Meanwhile, we are gearing up for the next big book delivery sometime in September. Our aim is to beef up the number of books in all sections and languages in anticipation of the upcoming “high season” for tourism later in the year. If you are in Nyaung Shwe you MUST stop by Chinlone Books!


Nyaung Shwe … without that Famous Lake!


Shan State’s Nyaung Shwe is a small town, one of those burgs that boast a sole traffic light, a lot of good old boys hanging out at the local tea shop, and lots of farm animals running around, dodging the increasing number of motorcycles and trucks on the streets. But Nyaung Shwe is the accommodation town of choice for anyone who wants to visit nearby Inle Lake, one of Myanmar’s most popular tourist attractions.




I love visiting Nyaung Shwe but I can’t remember that last time I saw Inle Lake. See it once, and basically that’s enough. Sure, Inle is a tranquil body of water — or at least it’s the neighboring villages and one-leg-rowing fisherman that what make it so interesting — but there are plenty of other things to do if you are staying in Nyaung Shwe. Plus, it’s just a damn lovely town, surrounded by shimmering green rice fields and craggy green hills.




If it’s waterways you want, you are better off taking a canoe trip down the town’s network of canals. The scenic canoe ride is much more relaxing and slower-paced than taking a big noisy boat on the big lake. Nyaung Shwe is also a delightful town to explore on foot or by bicycle. There are plenty of crumbling old temple and stupa ruins strewn around town, plus lots of giggling, friendly children flying kites and playing other outdoor games. Yes, they aren’t all addicted to online games just yet!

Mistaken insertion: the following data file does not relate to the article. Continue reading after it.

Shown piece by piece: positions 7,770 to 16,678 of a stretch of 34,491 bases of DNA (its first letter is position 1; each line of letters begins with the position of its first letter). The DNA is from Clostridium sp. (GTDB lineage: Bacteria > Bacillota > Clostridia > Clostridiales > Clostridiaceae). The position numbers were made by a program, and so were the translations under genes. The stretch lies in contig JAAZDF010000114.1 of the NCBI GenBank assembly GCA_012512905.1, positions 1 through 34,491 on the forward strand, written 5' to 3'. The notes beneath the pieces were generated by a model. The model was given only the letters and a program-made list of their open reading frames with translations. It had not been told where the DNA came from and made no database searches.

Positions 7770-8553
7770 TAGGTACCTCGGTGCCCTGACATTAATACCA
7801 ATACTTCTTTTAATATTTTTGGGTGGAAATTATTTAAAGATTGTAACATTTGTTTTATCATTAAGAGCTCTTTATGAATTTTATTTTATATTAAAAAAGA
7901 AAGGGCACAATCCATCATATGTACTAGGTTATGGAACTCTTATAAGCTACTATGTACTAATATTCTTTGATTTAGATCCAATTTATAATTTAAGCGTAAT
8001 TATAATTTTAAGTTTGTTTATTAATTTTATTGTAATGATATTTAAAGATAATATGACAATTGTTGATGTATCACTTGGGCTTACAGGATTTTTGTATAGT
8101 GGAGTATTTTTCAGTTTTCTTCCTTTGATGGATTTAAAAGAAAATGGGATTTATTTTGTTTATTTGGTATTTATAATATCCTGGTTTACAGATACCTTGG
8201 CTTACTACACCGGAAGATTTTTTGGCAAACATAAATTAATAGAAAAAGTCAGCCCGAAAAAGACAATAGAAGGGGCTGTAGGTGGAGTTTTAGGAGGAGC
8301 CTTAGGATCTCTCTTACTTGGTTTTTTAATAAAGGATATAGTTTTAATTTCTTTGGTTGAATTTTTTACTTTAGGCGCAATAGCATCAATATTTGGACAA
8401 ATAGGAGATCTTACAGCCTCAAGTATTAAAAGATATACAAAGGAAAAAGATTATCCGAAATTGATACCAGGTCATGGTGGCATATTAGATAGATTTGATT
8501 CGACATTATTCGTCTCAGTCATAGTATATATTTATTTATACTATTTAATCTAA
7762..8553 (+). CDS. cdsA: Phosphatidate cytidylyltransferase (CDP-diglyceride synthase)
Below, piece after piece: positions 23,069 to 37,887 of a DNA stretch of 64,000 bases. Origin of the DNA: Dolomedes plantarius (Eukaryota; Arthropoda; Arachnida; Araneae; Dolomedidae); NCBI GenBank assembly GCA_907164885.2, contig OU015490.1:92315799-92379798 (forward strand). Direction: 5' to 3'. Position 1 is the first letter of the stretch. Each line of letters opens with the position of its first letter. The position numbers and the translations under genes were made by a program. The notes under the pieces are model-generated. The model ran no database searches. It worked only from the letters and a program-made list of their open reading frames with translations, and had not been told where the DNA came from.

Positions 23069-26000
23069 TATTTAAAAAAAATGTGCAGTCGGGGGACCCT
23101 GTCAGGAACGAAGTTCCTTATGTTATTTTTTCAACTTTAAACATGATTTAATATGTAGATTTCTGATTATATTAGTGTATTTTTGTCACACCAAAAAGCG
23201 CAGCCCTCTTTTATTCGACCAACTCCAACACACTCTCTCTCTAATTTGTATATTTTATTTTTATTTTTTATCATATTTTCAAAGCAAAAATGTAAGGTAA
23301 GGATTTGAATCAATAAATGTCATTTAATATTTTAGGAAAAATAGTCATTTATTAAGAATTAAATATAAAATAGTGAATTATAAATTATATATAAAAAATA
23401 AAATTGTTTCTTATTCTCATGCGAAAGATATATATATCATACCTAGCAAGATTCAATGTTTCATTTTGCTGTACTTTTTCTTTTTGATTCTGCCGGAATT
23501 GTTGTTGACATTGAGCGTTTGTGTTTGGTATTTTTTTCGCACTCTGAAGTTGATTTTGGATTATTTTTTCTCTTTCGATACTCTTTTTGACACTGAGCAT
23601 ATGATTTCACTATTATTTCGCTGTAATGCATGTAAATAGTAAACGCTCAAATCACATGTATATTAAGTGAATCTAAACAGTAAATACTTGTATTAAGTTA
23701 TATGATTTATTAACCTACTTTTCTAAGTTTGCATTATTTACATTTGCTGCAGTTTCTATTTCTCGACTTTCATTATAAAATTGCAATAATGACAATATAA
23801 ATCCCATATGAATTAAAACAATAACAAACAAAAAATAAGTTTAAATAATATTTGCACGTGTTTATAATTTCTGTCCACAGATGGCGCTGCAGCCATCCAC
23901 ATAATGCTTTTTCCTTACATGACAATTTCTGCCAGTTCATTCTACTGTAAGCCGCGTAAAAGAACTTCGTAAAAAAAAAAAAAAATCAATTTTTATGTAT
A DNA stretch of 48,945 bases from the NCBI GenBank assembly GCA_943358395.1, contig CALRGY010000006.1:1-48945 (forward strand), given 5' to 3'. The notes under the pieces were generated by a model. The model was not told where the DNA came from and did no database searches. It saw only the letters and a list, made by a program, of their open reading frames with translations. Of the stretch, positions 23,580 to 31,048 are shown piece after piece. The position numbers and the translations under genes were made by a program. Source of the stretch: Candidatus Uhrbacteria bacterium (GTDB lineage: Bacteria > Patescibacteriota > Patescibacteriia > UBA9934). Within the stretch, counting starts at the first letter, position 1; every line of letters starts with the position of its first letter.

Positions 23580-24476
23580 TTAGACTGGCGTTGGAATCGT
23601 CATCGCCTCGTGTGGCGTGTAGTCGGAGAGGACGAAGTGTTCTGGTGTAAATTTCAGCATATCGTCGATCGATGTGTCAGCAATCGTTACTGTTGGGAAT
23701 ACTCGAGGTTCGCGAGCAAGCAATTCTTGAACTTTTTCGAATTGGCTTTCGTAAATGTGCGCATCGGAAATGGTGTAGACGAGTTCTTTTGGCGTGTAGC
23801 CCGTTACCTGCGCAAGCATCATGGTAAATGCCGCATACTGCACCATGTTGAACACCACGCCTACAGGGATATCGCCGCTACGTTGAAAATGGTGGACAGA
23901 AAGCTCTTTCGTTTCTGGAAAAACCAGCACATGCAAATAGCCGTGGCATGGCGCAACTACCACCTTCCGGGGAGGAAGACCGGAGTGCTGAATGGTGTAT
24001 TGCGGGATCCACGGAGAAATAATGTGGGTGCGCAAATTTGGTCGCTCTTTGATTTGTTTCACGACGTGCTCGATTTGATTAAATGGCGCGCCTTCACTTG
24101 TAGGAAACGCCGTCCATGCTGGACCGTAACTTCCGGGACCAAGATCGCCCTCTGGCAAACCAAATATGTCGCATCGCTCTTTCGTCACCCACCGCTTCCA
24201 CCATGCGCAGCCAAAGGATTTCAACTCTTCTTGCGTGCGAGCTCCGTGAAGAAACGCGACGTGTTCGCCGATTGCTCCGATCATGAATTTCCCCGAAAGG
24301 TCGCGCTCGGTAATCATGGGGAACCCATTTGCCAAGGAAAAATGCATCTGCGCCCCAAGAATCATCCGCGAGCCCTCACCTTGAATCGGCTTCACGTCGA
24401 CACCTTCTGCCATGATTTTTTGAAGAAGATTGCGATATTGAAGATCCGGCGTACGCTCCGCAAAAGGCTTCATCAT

In addition to a very colorful morning market, Nyaung Shwe is also home to a staggering number of Buddhist monasteries and some of these places make for very memorable — and very photogenic — visits, especially the old teakwood Shway Yan Pyay, located on the main road into town, near the Inle Lake ticket booth. Early each morning you can also marvel to the sight of long lines of monks making their alms rounds, a sea of red robes penetrating the morning mist.




Taking half-day, full-day, or multi-day treks to nearby villages and towns such as Kalaw can also be a nice diversion from the lake trips. Nyaung Shwe is such a peaceful and laidback place that many tourists extend their stay just to relax or explore the area. Another option that has become popular in recent years is taking a cooking class. I’ll have another post in the near future about the cooking class I observed recently at Bamboo Delight, but they are only one of several classes in town, not only teaching tourists how to make tasty Burmese and Shan dishes, but also Indian food too.




Inle Lake? Sure, it’s a “must see” if you are in Myanmar, but take time to discover the other wonders of Nyaung Shwe too!





The return of the Machete Monks!


It was another glorious sunny day in the Shan State hills as I rode my bike over to Tat Ein village to take a new football and some badminton sets for the kids. But I wasn’t prepared for what greeted me upon arrival: a bunch of machete-armed monks!




Not to be alarmed, it was just a group of novice monks who were cutting, chopping, and sawing logs to make stacks of firewood, kindling used by many of the villagers for cooking. Like they do most of the time, these boys turned the chore into a fun activity, laughing and grinning while they worked. And of course they all wanted their photo taken too! Hey, don’t point that blade at me!





The group of aspiring lumberjacks wasn’t entirely comprised of novice monks, however. There was one adult male and two women, including a betelnut-chewing granny, who appeared to be the foreman of sorts, chastising any monk that wasn’t cutting the wood properly. And of course, the entire spectacle was attended/supervised by several giggling village children and the other novice monks too. Fun for the entire family!










Nyaung Shwe Road Rules!